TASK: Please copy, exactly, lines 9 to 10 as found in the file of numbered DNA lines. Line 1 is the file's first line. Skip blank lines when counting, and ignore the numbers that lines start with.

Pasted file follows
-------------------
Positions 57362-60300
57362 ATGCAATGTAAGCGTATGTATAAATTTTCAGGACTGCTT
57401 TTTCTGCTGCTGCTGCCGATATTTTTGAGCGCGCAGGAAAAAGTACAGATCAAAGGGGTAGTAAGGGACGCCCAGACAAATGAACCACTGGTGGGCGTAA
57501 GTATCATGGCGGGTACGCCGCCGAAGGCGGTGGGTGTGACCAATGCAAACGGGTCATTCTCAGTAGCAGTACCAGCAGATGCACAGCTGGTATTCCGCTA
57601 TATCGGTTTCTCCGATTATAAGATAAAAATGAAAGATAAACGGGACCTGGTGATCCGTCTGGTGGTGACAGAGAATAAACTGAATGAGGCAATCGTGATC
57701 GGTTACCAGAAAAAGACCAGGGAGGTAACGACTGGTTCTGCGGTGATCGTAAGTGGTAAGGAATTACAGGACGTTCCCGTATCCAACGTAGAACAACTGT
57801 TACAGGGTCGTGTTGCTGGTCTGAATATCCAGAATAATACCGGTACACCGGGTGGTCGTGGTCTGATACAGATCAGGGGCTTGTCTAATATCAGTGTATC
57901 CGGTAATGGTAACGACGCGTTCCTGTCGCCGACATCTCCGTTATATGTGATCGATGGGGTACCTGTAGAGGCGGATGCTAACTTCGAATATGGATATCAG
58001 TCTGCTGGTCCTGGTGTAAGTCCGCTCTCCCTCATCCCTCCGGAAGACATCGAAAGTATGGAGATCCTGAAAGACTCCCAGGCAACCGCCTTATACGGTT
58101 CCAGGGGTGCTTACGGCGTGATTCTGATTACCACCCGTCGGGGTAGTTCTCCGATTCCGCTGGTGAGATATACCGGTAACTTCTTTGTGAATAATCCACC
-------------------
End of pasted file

58001 TCTGCTGGTCCTGGTGTAAGTCCGCTCTCCCTCATCCCTCCGGAAGACATCGAAAGTATGGAGATCCTGAAAGACTCCCAGGCAACCGCCTTATACGGTT
58101 CCAGGGGTGCTTACGGCGTGATTCTGATTACCACCCGTCGGGGTAGTTCTCCGATTCCGCTGGTGAGATATACCGGTAACTTCTTTGTGAATAATCCACC